From April 1944 to the liberation of France, her 7,000 maquisards fought 22,000 SS soldiers, causing 1,400 casualties, while taking only 100 themselves. Her French companions, especially Henri Tardivat, praised her fighting spirit, amply demonstrated when she killed an SS sentry with her bare hands to prevent him raising the alarm during a raid. During a 1990s television interview, when asked what had happened to the sentry who spotted her, Wake simply drew her finger across her throat. On another occasion, to replace codes her wireless operator had been forced to destroy in a German raid, Wake rode a bicycle for more than 500 miles (800 km) through several German checkpoints. During a German attack on another maquis group, Wake, along with two American officers, took command of a section whose leader had been killed. She directed the covering fire with exceptional coolness, facilitating the group's withdrawal without further losses.

Immediately after the war, Wake was awarded the George Medal, the United States Medal of Freedom, the Mйdaille de la Rйsistance and thrice the Croix de Guerre. She also learned that the Gestapo had tortured her husband to death in 1943 for refusing to disclose her whereabouts. After the war she worked for the Intelligence Department at the British Air Ministry attached to embassies of Paris and Prague.

Wake stood as a Liberal candidate in the 1949 Australian federal election for the Sydney seat of Barton, running against Dr. Herbert Evatt, then Deputy Prime Minister, Attorney-General and Minister for External Afairs in the Ben Chifley Labor government. While Chifley lost government to Robert Menzies, Wake recorded a 13 percent swing against Evatt, with Evatt retaining the seat with 53.2 per cent of the vote on a two-party preferred basis. Wake ran against Evatt again at the 1951 federal election. By this time, Evatt was Deputy Leader of the Opposition. The result was extremely close, however Evatt retained the seat with a margin of fewer than 250 votes. Evatt slightly increased his margin at subsequent elections before relocating to the safer seat of Hunter by 1958.

Wake left Australia just after the 1951 election and moved back to England. She worked as an intelligence officer in the department of the Assistant Chief of Air Staff at the Air Ministry in Whitehall. She resigned in 1957 after marrying an RAF officer, John Forward in the December of that year. They returned to Australia in the early 1960s. Maintaining her interest in politics, Wake was endorsed as a Liberal candidate at the 1966 federal election for the Sydney seat of Kingsford Smith. Despite recording a swing of 6.9 per cent against the sitting Labor member Daniel Curtin, Wake was again unsuccessful. Around 1985, Wake and John Forward left Sydney to retire to Port Macquarie.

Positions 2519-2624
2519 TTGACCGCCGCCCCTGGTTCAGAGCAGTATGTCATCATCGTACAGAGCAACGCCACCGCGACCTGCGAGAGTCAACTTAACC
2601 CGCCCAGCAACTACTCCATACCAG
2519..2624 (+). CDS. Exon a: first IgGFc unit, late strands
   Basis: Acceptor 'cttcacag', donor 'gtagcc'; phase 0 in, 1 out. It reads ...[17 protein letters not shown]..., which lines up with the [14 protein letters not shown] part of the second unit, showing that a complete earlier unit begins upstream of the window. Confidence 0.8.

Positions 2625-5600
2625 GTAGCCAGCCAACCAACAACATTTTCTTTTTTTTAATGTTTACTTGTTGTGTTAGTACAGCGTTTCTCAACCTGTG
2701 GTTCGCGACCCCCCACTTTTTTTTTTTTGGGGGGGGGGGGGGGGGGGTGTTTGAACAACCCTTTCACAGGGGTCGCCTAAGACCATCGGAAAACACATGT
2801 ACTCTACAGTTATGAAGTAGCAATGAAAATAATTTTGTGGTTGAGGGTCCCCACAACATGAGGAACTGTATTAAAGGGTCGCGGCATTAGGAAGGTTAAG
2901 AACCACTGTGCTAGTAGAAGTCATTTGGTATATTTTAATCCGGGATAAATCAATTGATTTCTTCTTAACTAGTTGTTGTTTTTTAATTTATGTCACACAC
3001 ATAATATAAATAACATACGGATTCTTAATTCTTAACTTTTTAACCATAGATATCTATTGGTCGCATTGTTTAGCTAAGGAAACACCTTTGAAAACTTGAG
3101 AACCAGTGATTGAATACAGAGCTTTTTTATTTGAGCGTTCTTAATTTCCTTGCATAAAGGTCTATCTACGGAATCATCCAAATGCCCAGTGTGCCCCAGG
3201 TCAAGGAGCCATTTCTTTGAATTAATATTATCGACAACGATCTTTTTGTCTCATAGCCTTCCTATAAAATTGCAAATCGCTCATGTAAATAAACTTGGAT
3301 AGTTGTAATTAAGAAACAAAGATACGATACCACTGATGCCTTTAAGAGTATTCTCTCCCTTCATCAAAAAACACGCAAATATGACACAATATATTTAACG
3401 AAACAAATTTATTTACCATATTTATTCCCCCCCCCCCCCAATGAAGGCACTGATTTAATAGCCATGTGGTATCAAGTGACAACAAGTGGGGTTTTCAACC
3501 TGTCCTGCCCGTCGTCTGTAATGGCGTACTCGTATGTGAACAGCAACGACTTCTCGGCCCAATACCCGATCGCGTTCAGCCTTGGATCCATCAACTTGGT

In 1985, Wake published her autobiography, entitled The White Mouse. The book became a best seller, and it has been reprinted many times.

After spending 40 years together her husband, John Forward, died at Port Macquarie on 19 August 1997; the couple had no children.

In 2001 she left Australia for the last time and emigrated to London. She became a resident at the Stafford Hotel in St James's Place, near Piccadilly, formerly a British and American forces club during the war. She had been introduced to her first "bloody good drink" there by the general manager at the time, Louis Burdet. He had also worked for the Resistance in Marseilles. In the mornings she would usually be found in the hotel bar, sipping her first gin and tonic of the day. She was welcomed at the hotel, celebrating her 90th birthday there, where the hotel owners absorbed most of the costs of her stay. In 2003 Nancy Wake chose to move to the Royal Star and Garter Home for Disabled Ex-Service Men and Women in Richmond, London, where she remained until her death.

Film and television producers used Ms. Wake's early life as a basis for various works, and she generally approved of them, except for those suggesting that she had love affairs during the war. She did not have affairs, she insisted in a 1987 Australian documentary.

"And in my old age, I regreat it," she said. "But you see, if I had accommodated one man, the word would have spread around, and I would have had to accommodate the whole damn lot."